What is gout in knee?
Gout in knee is an inflammatory condition that causes swelling and pain in the knee joints. In the US, approximately 1-2 people in every 100 suffer from gout. Men are more likely to be affected by this condition than women with a peak-incidence age of 75. There are recurrent episodes of this condition, which can be excruciatingly painful. Although gout can affect the knees, toes, ankles, hands, and wrists, it often affects the base of the big toe.
If a person complains of a hot, red, painful, and swollen knee, gout in knee should be considered.
Causes of Gout in Knee
When there are increased levels of uric acid in the blood, gout develops. Uric acid is waste produced by the body when it breaks down certain substances, such as purine from the foods we consume. It is usually excreted in the urine, but when problems with uric acid metabolism occur, such as when the body produces excessive amounts of urate or when the kidneys are not quickly passing urate, the levels of uric acid increase and form in the soft tissues of the body. It particularly affects around a joint, such as the knee.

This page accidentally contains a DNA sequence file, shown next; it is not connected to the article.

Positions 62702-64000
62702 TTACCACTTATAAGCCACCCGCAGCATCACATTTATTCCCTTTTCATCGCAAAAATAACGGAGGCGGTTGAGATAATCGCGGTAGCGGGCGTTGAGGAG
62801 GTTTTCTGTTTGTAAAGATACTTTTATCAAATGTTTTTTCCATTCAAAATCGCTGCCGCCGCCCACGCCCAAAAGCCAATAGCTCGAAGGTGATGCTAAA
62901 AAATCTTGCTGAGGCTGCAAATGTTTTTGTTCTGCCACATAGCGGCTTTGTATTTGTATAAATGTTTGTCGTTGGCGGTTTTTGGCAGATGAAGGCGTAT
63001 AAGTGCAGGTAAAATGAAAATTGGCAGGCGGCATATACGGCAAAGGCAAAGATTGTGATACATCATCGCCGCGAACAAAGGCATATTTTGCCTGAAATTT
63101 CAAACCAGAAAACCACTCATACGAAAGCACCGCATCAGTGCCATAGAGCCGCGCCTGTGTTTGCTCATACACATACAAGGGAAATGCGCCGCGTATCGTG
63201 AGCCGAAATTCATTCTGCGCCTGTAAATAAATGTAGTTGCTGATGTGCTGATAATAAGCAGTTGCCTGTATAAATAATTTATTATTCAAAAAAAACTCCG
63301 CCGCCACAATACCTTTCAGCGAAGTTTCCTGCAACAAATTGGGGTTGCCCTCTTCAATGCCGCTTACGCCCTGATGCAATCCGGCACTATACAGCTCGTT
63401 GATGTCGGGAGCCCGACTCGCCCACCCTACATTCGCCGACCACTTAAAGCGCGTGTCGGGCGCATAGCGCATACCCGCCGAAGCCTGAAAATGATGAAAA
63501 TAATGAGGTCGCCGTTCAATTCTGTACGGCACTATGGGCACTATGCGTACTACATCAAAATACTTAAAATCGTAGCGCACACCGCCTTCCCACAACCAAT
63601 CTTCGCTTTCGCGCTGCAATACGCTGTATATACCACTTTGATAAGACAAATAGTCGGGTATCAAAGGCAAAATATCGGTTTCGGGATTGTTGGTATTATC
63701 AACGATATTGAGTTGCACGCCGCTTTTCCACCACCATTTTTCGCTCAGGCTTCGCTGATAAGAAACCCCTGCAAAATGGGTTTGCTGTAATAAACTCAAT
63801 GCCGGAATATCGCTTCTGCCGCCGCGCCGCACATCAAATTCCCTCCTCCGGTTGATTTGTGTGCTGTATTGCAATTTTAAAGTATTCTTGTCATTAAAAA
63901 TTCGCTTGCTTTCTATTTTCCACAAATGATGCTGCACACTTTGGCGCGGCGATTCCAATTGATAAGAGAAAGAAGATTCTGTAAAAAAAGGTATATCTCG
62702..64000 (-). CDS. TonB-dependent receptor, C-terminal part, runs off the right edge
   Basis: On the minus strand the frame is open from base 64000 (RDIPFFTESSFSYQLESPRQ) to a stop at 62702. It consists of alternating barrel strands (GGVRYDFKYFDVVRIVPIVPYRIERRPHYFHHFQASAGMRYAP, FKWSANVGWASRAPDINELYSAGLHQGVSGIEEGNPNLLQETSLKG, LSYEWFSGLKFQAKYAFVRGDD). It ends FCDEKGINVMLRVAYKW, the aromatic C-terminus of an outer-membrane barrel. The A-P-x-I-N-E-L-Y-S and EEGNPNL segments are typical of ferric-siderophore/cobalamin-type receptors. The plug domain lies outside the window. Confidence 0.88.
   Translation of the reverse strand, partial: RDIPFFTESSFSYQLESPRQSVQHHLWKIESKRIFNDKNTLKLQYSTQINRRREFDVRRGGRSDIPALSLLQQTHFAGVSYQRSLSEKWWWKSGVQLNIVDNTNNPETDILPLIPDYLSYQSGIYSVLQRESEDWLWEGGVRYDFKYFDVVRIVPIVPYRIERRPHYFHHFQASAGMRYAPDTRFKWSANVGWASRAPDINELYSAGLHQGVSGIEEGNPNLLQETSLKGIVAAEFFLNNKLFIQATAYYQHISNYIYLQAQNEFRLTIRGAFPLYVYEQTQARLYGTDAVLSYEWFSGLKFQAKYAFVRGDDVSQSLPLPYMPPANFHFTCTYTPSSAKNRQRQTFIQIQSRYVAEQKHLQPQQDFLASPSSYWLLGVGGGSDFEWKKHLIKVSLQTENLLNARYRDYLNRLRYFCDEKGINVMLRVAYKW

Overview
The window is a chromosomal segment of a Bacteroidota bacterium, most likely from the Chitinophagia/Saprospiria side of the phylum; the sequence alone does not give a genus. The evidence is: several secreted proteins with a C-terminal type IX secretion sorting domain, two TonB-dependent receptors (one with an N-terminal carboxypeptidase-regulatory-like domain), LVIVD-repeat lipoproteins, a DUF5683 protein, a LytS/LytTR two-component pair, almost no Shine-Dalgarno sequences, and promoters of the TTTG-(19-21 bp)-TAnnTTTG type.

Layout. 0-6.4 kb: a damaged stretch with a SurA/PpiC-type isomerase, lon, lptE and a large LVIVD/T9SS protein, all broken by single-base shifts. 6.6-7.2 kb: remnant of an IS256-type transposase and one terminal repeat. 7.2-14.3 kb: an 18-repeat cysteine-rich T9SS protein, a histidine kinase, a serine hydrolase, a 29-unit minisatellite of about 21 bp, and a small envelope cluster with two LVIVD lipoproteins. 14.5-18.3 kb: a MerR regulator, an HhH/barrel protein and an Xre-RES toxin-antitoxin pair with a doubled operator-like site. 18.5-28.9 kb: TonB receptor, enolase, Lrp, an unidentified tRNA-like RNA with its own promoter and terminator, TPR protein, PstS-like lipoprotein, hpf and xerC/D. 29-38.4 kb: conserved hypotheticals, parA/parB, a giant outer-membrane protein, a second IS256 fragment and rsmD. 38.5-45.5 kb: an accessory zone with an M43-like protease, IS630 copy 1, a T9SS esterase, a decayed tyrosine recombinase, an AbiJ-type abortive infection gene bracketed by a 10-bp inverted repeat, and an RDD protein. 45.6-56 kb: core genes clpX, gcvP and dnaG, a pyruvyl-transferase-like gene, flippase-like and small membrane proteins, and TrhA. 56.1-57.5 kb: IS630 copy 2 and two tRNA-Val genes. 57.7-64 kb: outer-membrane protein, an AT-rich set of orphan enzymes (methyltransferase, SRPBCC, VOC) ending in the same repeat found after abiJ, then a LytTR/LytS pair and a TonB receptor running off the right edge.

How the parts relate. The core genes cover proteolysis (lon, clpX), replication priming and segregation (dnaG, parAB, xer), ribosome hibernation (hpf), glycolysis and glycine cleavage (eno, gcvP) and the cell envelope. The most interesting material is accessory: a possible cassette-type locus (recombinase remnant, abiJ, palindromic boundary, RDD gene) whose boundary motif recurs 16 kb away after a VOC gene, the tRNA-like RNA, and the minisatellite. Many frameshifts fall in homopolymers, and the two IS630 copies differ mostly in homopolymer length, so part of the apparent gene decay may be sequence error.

This uric acid buildup triggers an inflammatory response, which causes hot, swollen, and painful joints. Uric acid crystals usually form when temperatures are cool. It is the reason why gout commonly affects the feet and hands. The levels of uric acid in the blood are usually increased for many years before gout knee symptoms develop.
You are more likely to develop the condition if you have the following risk factors:
- Genetics - Having a family history of gout increases your risk of developing the condition.
- Age and Gender - Men are more likely to produce uric acid than women. However, women's uric acid levels may also increase after menopause. It commonly affects people who are older than 40 years old and peaks at age 75.
- Obesity - Having a body mass index (BMI) of more than 35 increases the risk of gout three times.
- Diet - Drinking excessive amounts of alcohol or fructose-based drinks as well as eating too much seafood can increase the risk of gout in almost 12 percent of the cases.
- Medical Conditions - Kidney problems can impair the body's ability to eliminate waste products and cause the levels of uric acid in the blood to increase. Other conditions that are associated with gout are diabetes, thyroid gland problems, and high blood pressure.
- Drug Treatments - There are medications that can raise the uric acid levels in the body. They include medications that contain salicylate and diuretics or water pills.
- Trauma - Gout in knee may also develop after surgery or an injury.
Acute episodes of gout usually come suddenly over a few hours. Its symptoms often occur at night because of lower body temperatures. People with gout usually complain of their joints feeling hot, swollen, and extremely sore.